Method Of Exam

Author: A. Chandrasekhar, MD Consultant: R. Lichtenberg, MD and R. Gunnar, MD

Inspect for internal jugular vein pulsations in the neck, in supine position and with neck and trunk raised to approximate angle of 45o. Internal jugular vein pulsation are visible at the root of the neck between clavicular and sternal heads of sternoclidomastoid muscle. Internal jugular vein corresponds to a line drawn from this point to infra auricular region.

Inspection with simultaneous palpation of the carotid and/or auscultation of the heart will assist in identification and timing of the waves.
Inspect the vein from different angles. Apply light tangentially and observe for venous pulsations in the shadow of neck on the pillow.

At 0o jugular veins should be filled. An impulse visible just prior to S1 or the upstroke of the carotid is the "a-wave". This will be followed by a x-descent. The 'c' wave is usually not visible. The 'v' wave occurs after the start of the carotid upstroke and during ventricular systole (which is atrial diastole). When the tricuspid valve opens there is a brisk descent (y-descent).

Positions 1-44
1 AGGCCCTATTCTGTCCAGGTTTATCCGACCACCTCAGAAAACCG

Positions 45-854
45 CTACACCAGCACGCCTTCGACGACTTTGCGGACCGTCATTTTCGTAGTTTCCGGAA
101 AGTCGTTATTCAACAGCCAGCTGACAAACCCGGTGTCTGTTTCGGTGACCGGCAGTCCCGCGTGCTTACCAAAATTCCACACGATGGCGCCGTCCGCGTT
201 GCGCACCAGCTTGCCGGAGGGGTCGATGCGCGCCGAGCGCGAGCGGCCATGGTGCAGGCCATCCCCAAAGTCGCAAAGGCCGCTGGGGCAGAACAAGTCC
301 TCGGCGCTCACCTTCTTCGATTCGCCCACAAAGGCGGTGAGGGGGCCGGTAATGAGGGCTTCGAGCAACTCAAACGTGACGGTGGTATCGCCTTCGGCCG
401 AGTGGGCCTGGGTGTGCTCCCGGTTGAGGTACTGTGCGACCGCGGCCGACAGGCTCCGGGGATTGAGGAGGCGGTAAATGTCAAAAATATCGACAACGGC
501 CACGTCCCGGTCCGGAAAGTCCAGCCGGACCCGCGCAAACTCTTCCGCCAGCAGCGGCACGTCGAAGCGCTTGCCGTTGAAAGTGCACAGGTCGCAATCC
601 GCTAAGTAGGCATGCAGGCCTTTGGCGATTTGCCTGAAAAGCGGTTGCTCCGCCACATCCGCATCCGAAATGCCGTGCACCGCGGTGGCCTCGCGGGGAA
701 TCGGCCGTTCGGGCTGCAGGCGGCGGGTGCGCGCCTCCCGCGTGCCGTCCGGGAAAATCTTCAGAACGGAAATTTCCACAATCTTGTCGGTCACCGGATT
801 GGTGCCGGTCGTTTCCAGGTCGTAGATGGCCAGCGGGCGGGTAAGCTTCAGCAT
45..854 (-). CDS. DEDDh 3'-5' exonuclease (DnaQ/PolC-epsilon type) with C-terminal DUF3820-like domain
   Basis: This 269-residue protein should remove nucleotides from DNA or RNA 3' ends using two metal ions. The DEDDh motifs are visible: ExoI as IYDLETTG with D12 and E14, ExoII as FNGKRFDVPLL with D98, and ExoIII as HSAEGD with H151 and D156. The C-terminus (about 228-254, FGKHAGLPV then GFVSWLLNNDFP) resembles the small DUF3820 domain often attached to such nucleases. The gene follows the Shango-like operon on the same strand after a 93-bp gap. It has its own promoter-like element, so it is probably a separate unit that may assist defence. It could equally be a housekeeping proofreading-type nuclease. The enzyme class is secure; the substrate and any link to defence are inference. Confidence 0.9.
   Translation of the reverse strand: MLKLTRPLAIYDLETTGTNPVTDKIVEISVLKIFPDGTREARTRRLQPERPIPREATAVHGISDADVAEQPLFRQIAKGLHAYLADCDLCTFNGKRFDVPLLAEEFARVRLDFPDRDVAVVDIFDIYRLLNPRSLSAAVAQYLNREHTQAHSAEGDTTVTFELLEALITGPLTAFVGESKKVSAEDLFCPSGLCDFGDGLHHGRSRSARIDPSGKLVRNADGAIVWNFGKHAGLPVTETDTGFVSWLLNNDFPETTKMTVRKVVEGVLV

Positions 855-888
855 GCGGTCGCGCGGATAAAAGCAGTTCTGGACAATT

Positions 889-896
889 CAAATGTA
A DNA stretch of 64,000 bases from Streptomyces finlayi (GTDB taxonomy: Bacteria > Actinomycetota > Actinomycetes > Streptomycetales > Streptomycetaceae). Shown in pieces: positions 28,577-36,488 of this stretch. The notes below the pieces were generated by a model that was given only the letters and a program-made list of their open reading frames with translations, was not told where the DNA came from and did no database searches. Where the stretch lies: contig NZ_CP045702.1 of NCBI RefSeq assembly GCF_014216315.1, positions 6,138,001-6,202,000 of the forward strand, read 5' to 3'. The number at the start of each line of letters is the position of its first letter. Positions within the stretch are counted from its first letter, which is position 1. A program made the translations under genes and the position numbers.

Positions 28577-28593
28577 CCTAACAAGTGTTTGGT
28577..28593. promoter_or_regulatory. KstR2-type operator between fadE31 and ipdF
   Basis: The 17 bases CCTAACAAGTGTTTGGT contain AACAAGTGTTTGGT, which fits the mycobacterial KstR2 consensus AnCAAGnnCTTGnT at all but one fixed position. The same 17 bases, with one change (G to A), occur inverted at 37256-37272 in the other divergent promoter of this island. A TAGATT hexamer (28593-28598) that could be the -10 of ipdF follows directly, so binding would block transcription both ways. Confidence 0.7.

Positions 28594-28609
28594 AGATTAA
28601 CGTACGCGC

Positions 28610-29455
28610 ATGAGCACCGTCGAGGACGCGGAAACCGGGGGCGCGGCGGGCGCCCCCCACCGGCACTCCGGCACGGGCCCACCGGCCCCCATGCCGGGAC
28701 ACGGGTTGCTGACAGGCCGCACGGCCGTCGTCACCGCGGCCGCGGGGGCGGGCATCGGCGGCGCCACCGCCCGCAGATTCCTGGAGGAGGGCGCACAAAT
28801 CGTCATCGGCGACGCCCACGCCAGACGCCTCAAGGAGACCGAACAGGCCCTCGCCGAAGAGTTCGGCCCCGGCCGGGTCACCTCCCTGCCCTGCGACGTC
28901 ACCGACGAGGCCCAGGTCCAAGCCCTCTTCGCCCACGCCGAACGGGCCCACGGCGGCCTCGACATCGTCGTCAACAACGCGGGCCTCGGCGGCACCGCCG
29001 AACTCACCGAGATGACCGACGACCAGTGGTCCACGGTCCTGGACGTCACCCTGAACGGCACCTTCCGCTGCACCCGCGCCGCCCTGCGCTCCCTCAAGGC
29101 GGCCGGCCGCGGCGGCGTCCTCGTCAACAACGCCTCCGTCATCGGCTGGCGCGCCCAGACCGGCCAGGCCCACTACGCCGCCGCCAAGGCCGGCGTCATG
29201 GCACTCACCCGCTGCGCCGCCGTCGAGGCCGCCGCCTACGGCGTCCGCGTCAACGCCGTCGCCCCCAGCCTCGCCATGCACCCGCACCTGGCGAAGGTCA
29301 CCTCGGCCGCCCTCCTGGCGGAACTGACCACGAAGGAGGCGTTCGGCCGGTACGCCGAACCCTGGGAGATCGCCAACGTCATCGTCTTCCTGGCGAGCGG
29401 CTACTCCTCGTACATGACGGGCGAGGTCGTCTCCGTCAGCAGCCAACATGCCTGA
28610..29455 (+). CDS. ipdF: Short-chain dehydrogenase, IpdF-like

Observe the venous pressure changes with respiration. There is normally a drop in intrathoracic pressure with inspiration. This decrease is also reflected on the intracardiac pressures. Therefore, an increase in the pressure difference between the SVC/IVC and the RA increases cardiac filling.


  1. Neck veins are not visible at 45 o inclination.
  2. Neck veins should be visible in supine position. 
  3. JVP should decrease with inspiration.